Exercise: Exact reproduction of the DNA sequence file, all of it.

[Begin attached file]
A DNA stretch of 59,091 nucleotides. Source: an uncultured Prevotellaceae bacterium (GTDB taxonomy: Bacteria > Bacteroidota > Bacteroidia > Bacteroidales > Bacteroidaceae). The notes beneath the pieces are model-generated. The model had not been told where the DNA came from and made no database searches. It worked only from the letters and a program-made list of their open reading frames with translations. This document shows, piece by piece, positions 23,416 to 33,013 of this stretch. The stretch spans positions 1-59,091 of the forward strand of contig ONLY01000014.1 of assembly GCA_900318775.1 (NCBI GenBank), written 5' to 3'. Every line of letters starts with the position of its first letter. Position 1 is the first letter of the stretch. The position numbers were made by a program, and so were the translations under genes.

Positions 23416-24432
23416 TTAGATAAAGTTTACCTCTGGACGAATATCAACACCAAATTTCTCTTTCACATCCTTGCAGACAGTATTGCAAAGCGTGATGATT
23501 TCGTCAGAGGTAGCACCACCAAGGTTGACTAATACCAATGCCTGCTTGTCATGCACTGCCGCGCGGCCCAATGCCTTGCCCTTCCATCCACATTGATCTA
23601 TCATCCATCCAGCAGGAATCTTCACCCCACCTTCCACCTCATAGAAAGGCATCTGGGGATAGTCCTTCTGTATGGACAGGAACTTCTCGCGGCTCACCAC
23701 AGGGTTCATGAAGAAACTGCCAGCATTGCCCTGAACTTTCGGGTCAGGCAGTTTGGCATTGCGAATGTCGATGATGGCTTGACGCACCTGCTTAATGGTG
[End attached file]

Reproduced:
A DNA stretch of 59,091 nucleotides. Source: an uncultured Prevotellaceae bacterium (GTDB taxonomy: Bacteria > Bacteroidota > Bacteroidia > Bacteroidales > Bacteroidaceae). The notes beneath the pieces are model-generated. The model had not been told where the DNA came from and made no database searches. It worked only from the letters and a program-made list of their open reading frames with translations. This document shows, piece by piece, positions 23,416 to 33,013 of this stretch. The stretch spans positions 1-59,091 of the forward strand of contig ONLY01000014.1 of assembly GCA_900318775.1 (NCBI GenBank), written 5' to 3'. Every line of letters starts with the position of its first letter. Position 1 is the first letter of the stretch. The position numbers were made by a program, and so were the translations under genes.

Positions 23416-24432
23416 TTAGATAAAGTTTACCTCTGGACGAATATCAACACCAAATTTCTCTTTCACATCCTTGCAGACAGTATTGCAAAGCGTGATGATT
23501 TCGTCAGAGGTAGCACCACCAAGGTTGACTAATACCAATGCCTGCTTGTCATGCACTGCCGCGCGGCCCAATGCCTTGCCCTTCCATCCACATTGATCTA
23601 TCATCCATCCAGCAGGAATCTTCACCCCACCTTCCACCTCATAGAAAGGCATCTGGGGATAGTCCTTCTGTATGGACAGGAACTTCTCGCGGCTCACCAC
23701 AGGGTTCATGAAGAAACTGCCAGCATTGCCCTGAACTTTCGGGTCAGGCAGTTTGGCATTGCGAATGTCGATGATGGCTTGACGCACCTGCTTAATGGTG